On another page, while having senior executives of all social media companies in the self-regulatory body could work out for reaching a consensus, it is also possible to end up being a ‘too many cooks spoil the broth’ scenario. Disagreements are likely to swing by during their discussions. Different companies have their receptive content moderation guidelines. What is acceptable for one company may not fall true for another due to their different community guidelines. This is the real challenge, the difficulty in reaching a general agreement on content moderation issues for all platforms.

How Does Failing to Reach a Consensus Affect Companies?
Not reaching a consensus for social media companies means reducing their bargaining power to make the government allow for a self-regulatory body rather than the GAC.

Industry representatives that include significant American tech companies, such as the US-India Business Council and the Asia Internet Coalition, opposed the creation of these government-appointed panels as they questioned their impact on independence. They pointed out the manner deliberations about the self-regulatory body have happened thus far, terming it as ‘disjointed’ in nature.

It was observed that many IAMAI members, as well as social media companies, were unaware of the steps taken to formalize the self-regulatory body. This is because WhatsApp, created for the purpose of circulating a document, did not include most members of the IAMAI.

India’s Tensions Over Social Media Content
Although there have been instances of cooperation, self-regulatory bodies controlling social media content are uncommon. Big tech companies in New Zealand have agreed to a code of conduct meant to lessen misleading information online.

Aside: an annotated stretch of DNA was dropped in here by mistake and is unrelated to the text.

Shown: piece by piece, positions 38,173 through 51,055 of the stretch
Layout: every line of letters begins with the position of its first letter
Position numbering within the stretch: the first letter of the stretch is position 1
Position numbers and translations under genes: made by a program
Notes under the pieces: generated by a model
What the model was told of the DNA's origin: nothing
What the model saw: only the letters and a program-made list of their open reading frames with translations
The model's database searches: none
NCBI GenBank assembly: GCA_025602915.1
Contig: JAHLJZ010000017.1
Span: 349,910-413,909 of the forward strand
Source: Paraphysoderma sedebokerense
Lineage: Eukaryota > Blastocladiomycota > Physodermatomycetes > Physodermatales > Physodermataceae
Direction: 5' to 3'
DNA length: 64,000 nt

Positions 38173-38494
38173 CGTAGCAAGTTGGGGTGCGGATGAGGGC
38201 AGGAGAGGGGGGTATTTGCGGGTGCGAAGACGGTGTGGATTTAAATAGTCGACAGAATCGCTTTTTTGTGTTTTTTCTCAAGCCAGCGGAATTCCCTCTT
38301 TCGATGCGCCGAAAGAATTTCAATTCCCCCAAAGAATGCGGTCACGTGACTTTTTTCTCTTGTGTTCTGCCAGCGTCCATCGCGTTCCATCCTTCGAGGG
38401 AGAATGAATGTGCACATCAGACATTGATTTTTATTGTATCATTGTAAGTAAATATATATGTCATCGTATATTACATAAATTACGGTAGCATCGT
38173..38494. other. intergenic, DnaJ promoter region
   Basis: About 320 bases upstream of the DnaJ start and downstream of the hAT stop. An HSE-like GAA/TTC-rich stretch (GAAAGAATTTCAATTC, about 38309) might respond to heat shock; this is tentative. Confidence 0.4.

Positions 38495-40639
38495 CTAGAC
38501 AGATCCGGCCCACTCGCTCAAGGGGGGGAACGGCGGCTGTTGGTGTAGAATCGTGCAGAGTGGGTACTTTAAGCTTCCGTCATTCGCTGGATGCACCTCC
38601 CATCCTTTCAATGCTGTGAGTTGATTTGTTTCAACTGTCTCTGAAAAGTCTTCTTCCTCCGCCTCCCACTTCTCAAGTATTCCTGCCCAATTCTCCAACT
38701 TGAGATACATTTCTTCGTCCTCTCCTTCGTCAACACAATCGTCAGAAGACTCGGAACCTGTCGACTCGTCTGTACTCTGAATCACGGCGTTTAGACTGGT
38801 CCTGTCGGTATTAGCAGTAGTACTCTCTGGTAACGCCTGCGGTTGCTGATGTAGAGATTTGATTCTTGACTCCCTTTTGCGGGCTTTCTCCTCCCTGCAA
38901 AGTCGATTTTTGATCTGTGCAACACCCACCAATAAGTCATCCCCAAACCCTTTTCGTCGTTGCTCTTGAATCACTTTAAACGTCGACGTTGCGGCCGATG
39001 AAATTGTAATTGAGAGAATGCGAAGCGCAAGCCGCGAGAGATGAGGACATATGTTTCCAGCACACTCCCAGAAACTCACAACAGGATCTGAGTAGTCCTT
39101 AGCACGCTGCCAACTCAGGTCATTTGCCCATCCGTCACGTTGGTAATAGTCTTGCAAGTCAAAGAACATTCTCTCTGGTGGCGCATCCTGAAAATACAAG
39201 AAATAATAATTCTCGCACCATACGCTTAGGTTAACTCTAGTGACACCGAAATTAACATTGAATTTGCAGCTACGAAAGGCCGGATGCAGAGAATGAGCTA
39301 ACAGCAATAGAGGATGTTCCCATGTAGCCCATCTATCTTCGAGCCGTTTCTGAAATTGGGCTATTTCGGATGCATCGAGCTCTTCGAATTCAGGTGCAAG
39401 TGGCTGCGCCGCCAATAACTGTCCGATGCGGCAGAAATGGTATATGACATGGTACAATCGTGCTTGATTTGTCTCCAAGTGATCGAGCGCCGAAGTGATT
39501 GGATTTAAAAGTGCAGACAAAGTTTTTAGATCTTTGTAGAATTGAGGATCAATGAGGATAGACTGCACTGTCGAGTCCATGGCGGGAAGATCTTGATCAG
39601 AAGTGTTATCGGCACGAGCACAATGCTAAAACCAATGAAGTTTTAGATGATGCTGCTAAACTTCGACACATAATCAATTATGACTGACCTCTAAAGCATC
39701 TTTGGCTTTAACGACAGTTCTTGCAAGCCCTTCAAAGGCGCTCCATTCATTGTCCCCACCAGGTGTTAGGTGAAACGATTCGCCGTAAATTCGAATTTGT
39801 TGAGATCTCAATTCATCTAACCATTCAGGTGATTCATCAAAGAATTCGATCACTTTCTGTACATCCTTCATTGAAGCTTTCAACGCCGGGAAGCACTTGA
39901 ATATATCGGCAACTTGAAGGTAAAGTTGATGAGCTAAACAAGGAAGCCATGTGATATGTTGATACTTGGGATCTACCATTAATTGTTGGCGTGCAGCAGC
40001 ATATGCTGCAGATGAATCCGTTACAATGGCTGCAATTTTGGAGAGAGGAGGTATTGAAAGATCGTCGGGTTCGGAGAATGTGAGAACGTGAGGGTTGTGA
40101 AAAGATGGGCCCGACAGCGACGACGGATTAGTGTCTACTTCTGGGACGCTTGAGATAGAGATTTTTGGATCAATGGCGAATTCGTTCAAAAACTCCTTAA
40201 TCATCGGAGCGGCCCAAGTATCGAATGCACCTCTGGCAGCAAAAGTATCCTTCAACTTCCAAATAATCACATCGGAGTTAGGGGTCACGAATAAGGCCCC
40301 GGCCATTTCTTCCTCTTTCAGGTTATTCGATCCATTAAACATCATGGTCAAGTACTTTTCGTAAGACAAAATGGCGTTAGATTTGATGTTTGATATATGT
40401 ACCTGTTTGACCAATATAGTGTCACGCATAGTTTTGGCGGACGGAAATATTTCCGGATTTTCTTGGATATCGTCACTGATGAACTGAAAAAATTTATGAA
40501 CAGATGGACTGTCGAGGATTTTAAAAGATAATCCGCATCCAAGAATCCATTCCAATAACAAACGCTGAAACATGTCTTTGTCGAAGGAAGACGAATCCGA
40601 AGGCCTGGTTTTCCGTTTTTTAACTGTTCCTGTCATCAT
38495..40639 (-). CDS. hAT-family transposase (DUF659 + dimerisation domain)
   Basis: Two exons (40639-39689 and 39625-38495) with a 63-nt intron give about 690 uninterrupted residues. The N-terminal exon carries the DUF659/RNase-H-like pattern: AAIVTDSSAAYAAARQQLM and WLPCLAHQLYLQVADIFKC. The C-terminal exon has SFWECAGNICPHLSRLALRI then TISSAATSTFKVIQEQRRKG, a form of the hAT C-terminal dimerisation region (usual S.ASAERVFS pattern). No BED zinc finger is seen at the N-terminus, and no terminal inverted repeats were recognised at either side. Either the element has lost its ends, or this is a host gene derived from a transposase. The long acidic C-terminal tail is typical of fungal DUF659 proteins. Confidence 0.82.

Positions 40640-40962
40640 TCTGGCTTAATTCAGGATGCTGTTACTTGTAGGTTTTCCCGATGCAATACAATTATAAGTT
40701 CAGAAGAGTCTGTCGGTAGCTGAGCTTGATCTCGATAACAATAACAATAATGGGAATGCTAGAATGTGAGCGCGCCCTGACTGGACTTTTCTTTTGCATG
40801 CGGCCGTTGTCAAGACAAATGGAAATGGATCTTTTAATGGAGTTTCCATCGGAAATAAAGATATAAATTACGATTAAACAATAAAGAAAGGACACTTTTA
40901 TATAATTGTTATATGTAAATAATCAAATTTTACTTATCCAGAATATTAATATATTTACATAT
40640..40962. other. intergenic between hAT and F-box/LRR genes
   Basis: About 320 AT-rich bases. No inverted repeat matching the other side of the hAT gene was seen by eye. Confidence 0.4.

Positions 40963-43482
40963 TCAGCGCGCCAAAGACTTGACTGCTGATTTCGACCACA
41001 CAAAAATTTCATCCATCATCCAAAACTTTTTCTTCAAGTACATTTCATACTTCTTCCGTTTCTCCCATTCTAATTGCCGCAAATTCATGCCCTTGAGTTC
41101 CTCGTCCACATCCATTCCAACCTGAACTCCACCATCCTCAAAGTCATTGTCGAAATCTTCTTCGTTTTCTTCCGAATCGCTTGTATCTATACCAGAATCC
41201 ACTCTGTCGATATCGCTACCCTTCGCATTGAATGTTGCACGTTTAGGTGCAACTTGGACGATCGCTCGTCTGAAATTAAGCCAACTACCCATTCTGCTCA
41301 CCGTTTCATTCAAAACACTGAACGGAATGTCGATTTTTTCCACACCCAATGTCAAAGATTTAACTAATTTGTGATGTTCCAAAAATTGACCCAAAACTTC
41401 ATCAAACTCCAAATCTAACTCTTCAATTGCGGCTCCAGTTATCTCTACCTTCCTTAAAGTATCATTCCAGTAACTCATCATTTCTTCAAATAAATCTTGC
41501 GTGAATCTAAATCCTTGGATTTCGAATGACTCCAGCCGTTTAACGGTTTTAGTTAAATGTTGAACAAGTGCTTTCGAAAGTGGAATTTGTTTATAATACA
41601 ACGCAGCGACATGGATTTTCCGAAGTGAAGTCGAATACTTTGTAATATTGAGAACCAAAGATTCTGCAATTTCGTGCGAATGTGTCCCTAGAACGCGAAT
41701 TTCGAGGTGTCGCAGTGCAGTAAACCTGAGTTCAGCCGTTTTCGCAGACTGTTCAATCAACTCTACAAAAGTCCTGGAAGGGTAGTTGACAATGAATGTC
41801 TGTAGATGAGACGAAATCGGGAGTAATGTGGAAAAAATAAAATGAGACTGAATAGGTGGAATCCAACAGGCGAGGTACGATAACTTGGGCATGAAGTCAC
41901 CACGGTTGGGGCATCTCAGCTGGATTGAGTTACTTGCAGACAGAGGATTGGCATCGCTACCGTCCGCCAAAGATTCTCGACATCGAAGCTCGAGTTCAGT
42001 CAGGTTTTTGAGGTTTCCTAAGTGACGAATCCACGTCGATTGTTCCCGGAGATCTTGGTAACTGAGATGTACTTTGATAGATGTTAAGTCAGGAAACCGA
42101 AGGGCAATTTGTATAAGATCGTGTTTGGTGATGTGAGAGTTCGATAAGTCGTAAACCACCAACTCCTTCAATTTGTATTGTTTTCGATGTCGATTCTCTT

In India, disagreements over social media material have been particularly contentious. Social media firms frequently get takedown orders from the authorities or proactively remove content. For instance, Google's YouTube banned 1.2 million films that broke its rules in the first three months of this year, the most of any nation in the world.

The Indian government is worried that users who disagree with orders to remove their information will have no legal remedy other than to file a lawsuit since there is no suitable infrastructure in place for them to do so.

Twitter received criticism after blocking the accounts of prominent Indians, including politicians, citing a policy breach. Last year, Twitter also got into a fight with the Indian government over its refusal to completely abide by requests to remove accounts that the government claimed promoted misinformation.

An early version of the proposal for the self-regulatory organization stated that the panel would consist of six other people, including some senior executives at social media businesses, a retired judge, or an experienced figure from the field of technology as chairwoman.

US tech giants’ industry lobby groups think that a government-appointed review panel raises questions about how it might function independently if New Delhi chooses who sits on it.

Snap and ShareChat also voiced concern about a self-regulatory system at the meeting, saying the matter requires much more consultation, including with civil society.